Recruiting students to Career and Technical Education (CTE) courses and programs never stops. In order for schools and districts to continue to help provide multiple pathways from school to college and career, they continually adjust their programs to meet the changing needs of local business communities and projected employment outlooks.
While students and their families understand graduation requirements for core subjects like math and reading, they often report the top benefits to CTE participation as preparation for the real world and making connections with peers, instructors, and employers with similar interests. Our apologies to the teachers of Algebra I, but we’ve yet to hear a parent describe the benefits of an algebra course as developing a connection with employers and careers.
So, if students and their parents know the benefits of CTE courses in middle and high school, how do we get more of them to take action and choose CTE courses as an integral part of their educational journey?
Give students the whole picture. Too often, we focus our CTE requirement on the course or the broad overarching name of the pathway rather than real life careers. For example, a welding program leads students to explore careers as welders, jewelers, tool & die makers, plumbers, and sheet metal workers.
Showcase CTE students participating in hands-on CTE instruction. A static image of a dress form used in Fashion Design lacks the visual grab that a photo or video of students working together to drape colorful fabric over a mannequin. When students see their peers doing fun CTE projects, their interest increases exponentially.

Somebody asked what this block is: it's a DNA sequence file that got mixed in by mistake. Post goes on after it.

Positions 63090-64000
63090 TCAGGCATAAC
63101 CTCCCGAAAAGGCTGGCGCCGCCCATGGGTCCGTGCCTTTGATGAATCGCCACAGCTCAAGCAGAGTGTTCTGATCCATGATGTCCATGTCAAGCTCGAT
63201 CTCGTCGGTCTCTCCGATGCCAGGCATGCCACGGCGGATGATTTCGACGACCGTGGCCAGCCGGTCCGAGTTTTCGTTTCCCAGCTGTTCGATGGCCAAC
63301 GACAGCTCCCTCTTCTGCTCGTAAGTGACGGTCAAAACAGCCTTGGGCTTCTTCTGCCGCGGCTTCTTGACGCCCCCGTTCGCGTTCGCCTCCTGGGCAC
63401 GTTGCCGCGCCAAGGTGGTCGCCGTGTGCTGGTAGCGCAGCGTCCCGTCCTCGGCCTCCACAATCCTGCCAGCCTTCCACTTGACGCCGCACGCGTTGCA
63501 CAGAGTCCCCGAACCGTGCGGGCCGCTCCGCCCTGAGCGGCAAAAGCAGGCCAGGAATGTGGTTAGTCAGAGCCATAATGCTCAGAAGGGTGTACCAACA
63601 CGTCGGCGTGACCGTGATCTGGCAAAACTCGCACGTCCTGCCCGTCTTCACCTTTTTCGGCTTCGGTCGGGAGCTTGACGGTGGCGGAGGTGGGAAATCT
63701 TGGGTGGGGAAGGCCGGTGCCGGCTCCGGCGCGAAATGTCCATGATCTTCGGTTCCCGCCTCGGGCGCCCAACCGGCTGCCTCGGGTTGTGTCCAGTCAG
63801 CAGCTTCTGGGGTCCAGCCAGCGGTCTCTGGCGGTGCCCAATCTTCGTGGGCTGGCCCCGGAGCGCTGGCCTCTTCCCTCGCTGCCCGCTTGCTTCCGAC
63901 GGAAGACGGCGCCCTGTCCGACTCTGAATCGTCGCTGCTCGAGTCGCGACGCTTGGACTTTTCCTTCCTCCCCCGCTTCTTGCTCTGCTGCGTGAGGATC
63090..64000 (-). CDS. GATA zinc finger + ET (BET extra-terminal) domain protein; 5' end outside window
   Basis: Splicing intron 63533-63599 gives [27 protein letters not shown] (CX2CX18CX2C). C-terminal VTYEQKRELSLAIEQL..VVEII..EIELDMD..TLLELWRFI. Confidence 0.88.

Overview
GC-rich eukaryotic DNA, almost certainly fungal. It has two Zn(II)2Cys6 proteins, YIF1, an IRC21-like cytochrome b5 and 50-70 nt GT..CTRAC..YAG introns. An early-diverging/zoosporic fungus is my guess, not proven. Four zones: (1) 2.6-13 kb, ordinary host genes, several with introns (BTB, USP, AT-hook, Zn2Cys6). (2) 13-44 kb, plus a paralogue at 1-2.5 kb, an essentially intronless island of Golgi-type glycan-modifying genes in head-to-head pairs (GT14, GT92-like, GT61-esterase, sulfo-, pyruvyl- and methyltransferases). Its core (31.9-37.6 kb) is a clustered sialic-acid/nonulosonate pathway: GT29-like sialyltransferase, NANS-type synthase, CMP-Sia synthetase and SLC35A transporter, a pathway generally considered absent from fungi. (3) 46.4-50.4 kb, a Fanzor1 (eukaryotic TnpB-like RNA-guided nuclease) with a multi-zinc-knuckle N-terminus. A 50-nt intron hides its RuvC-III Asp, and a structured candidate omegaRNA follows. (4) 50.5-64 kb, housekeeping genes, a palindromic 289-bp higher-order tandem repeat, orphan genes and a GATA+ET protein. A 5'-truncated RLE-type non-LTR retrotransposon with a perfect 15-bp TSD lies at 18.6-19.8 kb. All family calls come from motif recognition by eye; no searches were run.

Involve CTE students as storytellers. Students listen to other students far more than they listen to adults. Why not leverage them as a part of your recruiting arsenal. Empower them to take pictures of their creations, record short videos about why they love their CTE courses, or the ways they (the students) see CTE as preparing them for positive futures.
Use CTE courses as real-life experiences. Imagine the positive word-of-mouth PR your programs in AV, communications, and digital arts get when students create the majority of your digital signage content–from concept to production to publication.
Broadcast live feeds from inside CTE classrooms. Showing CTE in action goes way beyond just telling students about their CTE options. Plus, live feeds, broadcast throughout all of your middle schools, helps students start to spark their CTE interest even before they enter the high school hallways.
Make acceptance into higher level CTE courses a milestone you celebrate. Let’s face it, we’re used to celebrating things like sports championships and academic achievements. Every student deserves a sense of purpose and accomplishment. Make it a newsworthy honor to complete or be accepted into specific CTE programs.
Ready to take CTE visual communication beyond digital signage?
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